5 Elements of a Successful Facebook Campaign

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  • Topic: Advertising, Burger King, Facebook
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  • Published : December 11, 2011
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5 Elements of a Successful Facebook Campaign
In today’s age, social networking sites have become phenomenal. Since the introduction of MySpace in 2003, various other social networking sites have emerged – LinkedIn, Twitter, Foursquare, and Facebook (Scott, David). With over 600 million active users, it is no wonder that online creative marketing on Facebook has reached intensive levels within the past two years, establishing a new and exciting channel to promote and market companies, products, and celebrities (Facebook.com). Due to its number of users, Facebook has often been chosen as the social media platform of choice for online marketing campaigns. Two notable Facebook campaigns: IKEA’s showroom campaign and the Whopper Sacrifice campaign. IKEA Showroom Campaign

IKEA hired Forsman & Bodenfors to devise a cost-effective original digital campaign for IKEA’s new store in Malmo, Sweden (Hepburn, Aden). The ad agency designed a way to use IKEA’s existing inventory and Facebook’s existing photo tagging feature to create a viral campaign. They created a Facebook profile for their store manager, Gordon Gustavsson and uploaded photos of the IKEA showrooms onto Gordon’s Facebook profile page (Creativity Online). During a two week period, 12 photos were uploaded to the photo albums. The people who tagged their name on a product first would get that IKEA product for free. After the two week period, there was a demand for more showroom photos. It attracted many people to visit Gordon Gustavsson’s profile page to view the showroom photos and people personally promoted this on their own profile pages as they tagged themselves on products. The campaign would appear on their friend’s newsfeeds. This created an interesting and fun way for people to interact with the brand, with each other, and to spread the word without making it seem like an advertisement. Participants gladly put their name on IKEA’s interactive catalogue and spread the words to hundreds of others in their networks. Since the launch of the campaign, the created Facebook profile has spread internationally to friends of people around the world (Ho, Melvin). Following the campaign, IKEA made a video and posted it on YouTube. IKEA was talked about through thousands of profile pages and blogs that featured the campaign or the video. Tweets also came into place, started by fans, friends, and competition. From this campaign, it can be seen that IKEA was able to leverage all the major social media platforms with one simple but smart competition on Facebook.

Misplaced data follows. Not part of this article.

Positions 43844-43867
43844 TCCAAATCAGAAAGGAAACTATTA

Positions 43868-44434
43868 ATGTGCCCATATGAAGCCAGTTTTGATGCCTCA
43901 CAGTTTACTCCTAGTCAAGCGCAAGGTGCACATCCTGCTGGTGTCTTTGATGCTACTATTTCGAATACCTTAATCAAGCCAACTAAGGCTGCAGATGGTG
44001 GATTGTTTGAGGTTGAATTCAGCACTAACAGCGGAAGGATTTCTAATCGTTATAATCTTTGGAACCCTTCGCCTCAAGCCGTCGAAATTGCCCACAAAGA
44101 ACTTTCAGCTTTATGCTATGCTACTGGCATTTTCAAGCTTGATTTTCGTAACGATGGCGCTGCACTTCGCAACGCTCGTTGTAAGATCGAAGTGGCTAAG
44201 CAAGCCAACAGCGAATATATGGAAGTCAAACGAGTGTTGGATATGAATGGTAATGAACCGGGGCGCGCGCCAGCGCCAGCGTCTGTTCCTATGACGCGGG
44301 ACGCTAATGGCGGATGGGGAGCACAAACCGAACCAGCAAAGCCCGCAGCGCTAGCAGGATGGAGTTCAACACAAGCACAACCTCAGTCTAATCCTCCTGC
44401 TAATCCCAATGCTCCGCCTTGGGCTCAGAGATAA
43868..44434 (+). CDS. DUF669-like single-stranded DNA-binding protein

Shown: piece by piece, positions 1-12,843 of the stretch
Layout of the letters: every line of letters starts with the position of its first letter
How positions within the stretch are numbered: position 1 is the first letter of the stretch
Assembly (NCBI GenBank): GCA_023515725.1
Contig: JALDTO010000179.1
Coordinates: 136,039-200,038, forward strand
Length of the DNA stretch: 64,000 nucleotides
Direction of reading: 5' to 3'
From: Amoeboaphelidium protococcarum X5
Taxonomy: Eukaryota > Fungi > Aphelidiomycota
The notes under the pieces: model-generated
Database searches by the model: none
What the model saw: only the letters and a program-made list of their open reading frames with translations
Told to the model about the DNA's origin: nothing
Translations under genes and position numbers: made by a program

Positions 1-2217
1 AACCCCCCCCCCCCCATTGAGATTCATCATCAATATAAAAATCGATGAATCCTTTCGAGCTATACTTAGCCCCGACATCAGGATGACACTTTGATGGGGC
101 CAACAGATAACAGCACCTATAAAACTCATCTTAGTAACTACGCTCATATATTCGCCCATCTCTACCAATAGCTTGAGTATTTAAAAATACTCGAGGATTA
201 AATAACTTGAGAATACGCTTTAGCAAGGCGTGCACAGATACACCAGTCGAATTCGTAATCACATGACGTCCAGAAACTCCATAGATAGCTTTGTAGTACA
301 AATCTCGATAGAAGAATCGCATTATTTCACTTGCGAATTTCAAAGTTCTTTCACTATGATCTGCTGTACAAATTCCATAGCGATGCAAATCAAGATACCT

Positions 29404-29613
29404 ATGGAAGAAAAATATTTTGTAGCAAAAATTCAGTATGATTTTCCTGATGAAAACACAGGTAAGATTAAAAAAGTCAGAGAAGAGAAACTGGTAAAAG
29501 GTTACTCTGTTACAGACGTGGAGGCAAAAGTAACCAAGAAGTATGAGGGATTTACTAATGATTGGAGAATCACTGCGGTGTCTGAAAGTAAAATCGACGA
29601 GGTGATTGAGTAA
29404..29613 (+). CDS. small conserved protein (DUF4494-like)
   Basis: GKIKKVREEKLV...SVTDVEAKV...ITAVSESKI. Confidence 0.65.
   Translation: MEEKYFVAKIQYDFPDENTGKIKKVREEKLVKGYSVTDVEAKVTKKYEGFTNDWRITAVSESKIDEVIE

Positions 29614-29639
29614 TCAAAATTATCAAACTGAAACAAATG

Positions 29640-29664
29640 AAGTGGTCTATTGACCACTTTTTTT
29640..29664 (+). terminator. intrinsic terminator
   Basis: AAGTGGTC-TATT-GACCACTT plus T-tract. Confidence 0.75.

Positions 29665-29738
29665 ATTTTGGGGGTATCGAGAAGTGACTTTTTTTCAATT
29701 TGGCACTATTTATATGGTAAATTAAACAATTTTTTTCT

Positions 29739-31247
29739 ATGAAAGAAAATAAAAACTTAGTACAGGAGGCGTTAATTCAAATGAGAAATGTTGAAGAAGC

Whopper Sacrifice Campaign
The Whopper Sacrifice was a campaign created on Facebook using an application that would reward the user with a coupon to a free Whopper if they deleted ten of their Facebook friends. The widget would tell the user’s deleted friends that they were sacrificed for a free Whopper. This sparked a viral war of Friend Sacrifices – a race to see who would “dump” their friends first. The campaign went viral and soon over 238,000 friendships were deleted within two short weeks (Hepburn, Aden). The ad campaign brought Burger King’s name onto multiple blogs, media releases, and on national television. The campaign was eventually shut down by Burger King due to the fact that Facebook requested to remove the application’s feature of notifying the deleted friends that they have been sacrificed – the most important part of the campaign. It was what helped to make the application viral (Crispin, Porter). The result of the campaign was that it successfully went viral. Burger King was able to make their point, that people liked their friends, but LOVED the Whopper. Although controversial and slightly offensive to some, Burger King stayed true to their brand image and message. They proved that people truly loved the Whopper.

5 Elements of a Successful Facebook Campaign
We all know that Content is King!, but aside from quality content, what elements are required for a Facebook campaign to be...
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